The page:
Fish Seek Cooler Waters, Leaving Some Fishermen’s Nets Empty Helene graham

Summary of Article: The article describes the effects that climate change has on American fisheries, particularly in the Northeast, and how many species of fish have been migrating to cooler waters further north or further outward as ocean temperatures rise. This shift in fish populations is not just making a lot of fisherman lose money––it is also causing confusion in fishing regulations and the limits set for fisheries in certain areas. These regulations do not take into account the changing ocean ecosystems and how they affect fish. For example, even though, because of fish migrations, there is the greatest abundance of fish in New Jersey, North Carolina still has the rights to the largest share. These North Carolina fishermen now have trouble meeting their quotas; meanwhile, fishermen in New Jersey that are now able to catch more fish end up throwing a lot of the catch overboard because of fishing limits.

This has caused financial hardships for fishermen and tensions between them, government regulators, fishery managers, and scientists, many of which advocate that fishing quota allocations should move with fish populations. Scientists and many fishery managers have been working together to try and reform the system to better take into account these temperature and migration changes when setting regulations. They hope to switch to what is called ecosystem-based management, where the focus is on maintaining a stable ecosystem and basing fishing quotas off of marine species type.

Analysis of Article: The article sheds light on yet another unforeseen impact of climate change. Marine organisms are especially vulnerable when it comes to changing temperatures. The migration of fish follows from these species not being able to further survive in warming waters. The effects this has had on fishing may just be one economic consequence. Tourism may shift as the species people come to see––like whales––move, or as attractions like coral reefs are disintegrated through ocean acidification. Most directly, rising sea levels will affect coastal communities in all sorts of ways. For more information on the effects of climate change on the economy, check out this webpage.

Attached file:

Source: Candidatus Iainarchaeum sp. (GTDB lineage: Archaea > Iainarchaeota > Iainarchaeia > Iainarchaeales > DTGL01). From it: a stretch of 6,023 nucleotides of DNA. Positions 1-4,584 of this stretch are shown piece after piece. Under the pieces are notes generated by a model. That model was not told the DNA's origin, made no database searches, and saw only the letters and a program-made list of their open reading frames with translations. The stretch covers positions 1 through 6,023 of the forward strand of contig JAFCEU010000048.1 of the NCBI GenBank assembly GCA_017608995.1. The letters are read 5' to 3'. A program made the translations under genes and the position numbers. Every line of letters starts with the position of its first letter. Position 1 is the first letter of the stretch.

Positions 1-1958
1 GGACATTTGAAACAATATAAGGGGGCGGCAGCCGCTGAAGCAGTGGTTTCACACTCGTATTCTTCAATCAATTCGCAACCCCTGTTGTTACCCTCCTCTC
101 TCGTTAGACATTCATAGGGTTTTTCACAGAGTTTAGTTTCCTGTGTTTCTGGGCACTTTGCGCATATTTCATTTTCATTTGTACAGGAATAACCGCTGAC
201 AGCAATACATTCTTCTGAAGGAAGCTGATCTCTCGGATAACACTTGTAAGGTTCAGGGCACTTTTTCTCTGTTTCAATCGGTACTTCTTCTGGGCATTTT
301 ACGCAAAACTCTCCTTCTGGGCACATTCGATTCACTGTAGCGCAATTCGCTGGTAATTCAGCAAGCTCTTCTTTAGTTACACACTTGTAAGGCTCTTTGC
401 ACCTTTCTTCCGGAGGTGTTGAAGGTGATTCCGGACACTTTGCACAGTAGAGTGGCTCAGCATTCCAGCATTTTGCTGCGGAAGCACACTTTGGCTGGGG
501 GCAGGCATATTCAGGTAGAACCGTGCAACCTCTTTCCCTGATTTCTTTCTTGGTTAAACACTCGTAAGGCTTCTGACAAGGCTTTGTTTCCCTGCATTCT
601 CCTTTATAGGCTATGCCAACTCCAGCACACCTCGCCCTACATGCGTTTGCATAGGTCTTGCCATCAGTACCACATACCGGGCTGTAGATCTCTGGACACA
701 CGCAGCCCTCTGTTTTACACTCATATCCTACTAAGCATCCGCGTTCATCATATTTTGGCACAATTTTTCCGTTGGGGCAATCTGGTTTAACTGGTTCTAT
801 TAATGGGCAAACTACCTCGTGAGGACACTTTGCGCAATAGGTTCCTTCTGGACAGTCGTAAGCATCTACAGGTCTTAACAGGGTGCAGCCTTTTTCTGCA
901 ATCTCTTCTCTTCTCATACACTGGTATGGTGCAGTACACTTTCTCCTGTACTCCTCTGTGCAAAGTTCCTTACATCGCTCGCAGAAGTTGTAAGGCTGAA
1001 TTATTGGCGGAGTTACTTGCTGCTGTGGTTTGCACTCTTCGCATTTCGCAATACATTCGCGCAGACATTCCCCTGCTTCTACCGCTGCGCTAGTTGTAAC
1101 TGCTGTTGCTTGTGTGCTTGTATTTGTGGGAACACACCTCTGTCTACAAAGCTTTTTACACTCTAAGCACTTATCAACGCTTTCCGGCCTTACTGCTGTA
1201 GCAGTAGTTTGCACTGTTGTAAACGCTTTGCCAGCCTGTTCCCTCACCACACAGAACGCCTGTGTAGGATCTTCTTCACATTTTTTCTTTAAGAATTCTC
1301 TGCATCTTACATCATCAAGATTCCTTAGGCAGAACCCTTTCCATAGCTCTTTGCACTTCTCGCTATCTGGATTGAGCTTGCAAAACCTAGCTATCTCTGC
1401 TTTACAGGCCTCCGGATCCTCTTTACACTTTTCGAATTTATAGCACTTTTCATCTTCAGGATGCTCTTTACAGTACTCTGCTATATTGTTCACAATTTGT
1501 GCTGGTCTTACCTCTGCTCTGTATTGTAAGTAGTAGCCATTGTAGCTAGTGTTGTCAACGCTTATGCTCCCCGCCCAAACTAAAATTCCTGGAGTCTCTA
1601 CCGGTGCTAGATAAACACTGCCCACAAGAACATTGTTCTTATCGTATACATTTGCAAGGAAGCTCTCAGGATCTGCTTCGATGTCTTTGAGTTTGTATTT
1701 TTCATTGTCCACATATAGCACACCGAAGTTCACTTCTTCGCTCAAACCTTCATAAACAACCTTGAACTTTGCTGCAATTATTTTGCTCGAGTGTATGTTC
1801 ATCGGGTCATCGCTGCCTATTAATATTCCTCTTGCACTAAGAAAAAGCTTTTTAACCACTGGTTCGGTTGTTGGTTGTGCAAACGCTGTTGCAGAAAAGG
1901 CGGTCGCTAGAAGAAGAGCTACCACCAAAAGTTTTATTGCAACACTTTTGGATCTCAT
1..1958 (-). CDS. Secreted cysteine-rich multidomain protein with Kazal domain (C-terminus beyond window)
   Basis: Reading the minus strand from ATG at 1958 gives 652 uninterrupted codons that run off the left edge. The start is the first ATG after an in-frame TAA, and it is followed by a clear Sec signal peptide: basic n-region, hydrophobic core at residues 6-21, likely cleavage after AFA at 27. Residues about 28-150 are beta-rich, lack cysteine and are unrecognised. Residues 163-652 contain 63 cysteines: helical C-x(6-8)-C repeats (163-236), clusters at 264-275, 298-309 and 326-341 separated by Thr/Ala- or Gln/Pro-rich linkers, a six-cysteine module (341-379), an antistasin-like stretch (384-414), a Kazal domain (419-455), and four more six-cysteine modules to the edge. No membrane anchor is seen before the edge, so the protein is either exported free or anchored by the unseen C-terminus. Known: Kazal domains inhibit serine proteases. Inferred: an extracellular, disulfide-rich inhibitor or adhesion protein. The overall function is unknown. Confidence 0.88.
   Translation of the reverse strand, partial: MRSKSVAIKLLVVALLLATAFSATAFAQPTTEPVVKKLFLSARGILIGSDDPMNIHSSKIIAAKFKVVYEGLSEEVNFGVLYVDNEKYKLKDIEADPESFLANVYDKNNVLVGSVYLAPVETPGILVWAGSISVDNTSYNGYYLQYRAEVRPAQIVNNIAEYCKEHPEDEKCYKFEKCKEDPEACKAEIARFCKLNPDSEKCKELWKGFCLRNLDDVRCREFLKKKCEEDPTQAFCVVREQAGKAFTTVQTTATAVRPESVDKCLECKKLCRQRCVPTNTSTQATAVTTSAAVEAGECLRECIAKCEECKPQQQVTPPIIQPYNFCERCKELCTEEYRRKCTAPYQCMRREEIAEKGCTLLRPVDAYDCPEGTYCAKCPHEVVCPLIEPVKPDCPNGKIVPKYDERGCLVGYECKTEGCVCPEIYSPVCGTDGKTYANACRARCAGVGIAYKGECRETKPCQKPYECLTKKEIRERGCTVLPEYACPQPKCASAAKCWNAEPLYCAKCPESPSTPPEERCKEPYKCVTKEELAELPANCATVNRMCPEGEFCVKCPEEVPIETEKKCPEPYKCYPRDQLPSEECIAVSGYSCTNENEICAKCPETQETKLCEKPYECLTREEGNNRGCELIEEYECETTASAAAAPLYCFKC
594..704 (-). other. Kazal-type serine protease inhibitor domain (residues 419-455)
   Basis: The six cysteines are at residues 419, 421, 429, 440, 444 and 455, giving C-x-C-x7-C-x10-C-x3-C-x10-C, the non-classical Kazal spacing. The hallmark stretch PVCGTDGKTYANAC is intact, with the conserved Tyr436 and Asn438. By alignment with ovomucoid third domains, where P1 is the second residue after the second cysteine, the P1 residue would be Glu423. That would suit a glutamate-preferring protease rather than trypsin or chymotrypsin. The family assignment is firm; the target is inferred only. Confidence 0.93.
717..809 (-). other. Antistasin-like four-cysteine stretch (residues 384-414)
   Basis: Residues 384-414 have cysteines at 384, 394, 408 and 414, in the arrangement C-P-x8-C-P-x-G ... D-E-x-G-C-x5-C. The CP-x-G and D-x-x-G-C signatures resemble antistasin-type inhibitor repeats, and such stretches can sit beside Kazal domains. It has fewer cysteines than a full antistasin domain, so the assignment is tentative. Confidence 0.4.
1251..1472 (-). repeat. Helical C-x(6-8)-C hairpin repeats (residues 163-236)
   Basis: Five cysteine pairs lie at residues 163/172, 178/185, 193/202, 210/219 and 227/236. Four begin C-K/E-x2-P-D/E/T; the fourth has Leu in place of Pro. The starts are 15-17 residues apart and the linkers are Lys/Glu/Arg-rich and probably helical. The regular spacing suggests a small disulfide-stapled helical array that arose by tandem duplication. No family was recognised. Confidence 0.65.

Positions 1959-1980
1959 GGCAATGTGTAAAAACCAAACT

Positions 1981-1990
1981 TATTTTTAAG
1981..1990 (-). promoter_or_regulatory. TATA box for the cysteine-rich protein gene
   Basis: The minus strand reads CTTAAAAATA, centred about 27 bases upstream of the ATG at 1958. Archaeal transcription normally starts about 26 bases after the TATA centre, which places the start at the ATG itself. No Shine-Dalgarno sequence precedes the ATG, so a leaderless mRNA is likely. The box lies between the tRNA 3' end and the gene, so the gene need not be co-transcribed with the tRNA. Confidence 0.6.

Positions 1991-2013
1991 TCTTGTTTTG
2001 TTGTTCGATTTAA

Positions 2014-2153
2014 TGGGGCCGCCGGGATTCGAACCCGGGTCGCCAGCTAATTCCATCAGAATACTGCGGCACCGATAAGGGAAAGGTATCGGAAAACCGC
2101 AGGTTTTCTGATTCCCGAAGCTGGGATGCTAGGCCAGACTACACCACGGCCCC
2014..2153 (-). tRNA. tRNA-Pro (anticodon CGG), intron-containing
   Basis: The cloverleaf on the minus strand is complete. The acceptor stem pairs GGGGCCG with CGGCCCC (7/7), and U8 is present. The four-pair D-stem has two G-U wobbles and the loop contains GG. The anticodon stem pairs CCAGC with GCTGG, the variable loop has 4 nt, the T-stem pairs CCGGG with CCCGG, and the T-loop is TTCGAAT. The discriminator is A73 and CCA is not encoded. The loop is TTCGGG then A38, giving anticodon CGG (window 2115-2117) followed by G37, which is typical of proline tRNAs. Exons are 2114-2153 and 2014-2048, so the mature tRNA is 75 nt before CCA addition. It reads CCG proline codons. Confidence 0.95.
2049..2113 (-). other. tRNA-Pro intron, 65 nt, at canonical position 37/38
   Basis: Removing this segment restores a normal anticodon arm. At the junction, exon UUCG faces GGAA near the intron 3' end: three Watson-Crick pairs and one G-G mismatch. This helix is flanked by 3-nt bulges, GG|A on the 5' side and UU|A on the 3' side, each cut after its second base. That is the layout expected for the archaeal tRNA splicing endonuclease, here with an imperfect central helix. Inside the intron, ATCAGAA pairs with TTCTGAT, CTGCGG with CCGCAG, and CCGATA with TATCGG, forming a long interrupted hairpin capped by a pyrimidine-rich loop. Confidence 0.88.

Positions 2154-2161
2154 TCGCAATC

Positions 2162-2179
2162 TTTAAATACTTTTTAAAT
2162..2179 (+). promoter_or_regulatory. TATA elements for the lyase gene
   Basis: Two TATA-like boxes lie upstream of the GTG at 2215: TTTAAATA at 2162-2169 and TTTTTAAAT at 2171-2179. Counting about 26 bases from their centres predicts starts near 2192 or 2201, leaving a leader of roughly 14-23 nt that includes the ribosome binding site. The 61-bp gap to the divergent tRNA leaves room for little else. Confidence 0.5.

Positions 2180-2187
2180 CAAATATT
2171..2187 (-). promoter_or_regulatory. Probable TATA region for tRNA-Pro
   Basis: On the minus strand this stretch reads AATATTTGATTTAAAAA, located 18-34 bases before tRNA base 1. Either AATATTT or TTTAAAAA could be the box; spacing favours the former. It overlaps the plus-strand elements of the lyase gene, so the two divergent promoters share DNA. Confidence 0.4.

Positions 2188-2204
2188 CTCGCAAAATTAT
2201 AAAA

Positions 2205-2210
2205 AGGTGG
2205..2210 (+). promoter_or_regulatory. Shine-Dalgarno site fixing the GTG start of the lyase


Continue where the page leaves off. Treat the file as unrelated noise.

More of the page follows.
Although scientists and many fishery managers have been working together to try and reform the regulation system to better take into account temperature and migration changes, much progress is still to be made. But failure in these departments isn't necessarily for a lack of trying; the article stressed that measuring fish populations is extremely difficult. Pinpointing the source of changing populations is even harder, since scientists have to figure out if a reduction in population size is due to overfishing, migration, or other factors. It is another hurtle to overcome as the effects of climate change become clearer.

My Big "Takeaway": I have never thought about fishing being affected by migrations due to global warming before––if anything, I would have assumed it was due to overfishing. I knew of other effects of warming ocean temperatures––like ocean acidification and how it affects the skeletons and shells of some organisms, or the risk of floods and melting ice caps––but, because I generally think of animals (apart from birds) as being rather stationary in their established habitat. However, I assume that there will be some species that end up thriving in warmer temperatures. I wonder if, in the future, the waters around New York will be filled with much more tropical fish. That makes the whole thing sound more exciting than it is––really, it's a scary prospect, especially knowing that many species will die out, either because they can't find temperatures to accommodate them, or because they won't be able to compete with other species. While it is important to support fisherman and try to adjust regulations to make sense with our changing environment, finding a long-term solution to warming waters is even more crucial.

Credits:

Created with images by djedj - "boat barque fishing-boat" • Pexels - "animals close-up fishes" • USFWS Headquarters - "School of tuna"

Made with Adobe Slate

Make your words and images move.

Get Slate

Report Abuse

If you feel that this video content violates the Adobe Terms of Use, you may report this content by filling out this quick form.

To report a Copyright Violation, please follow Section 17 in the Terms of Use.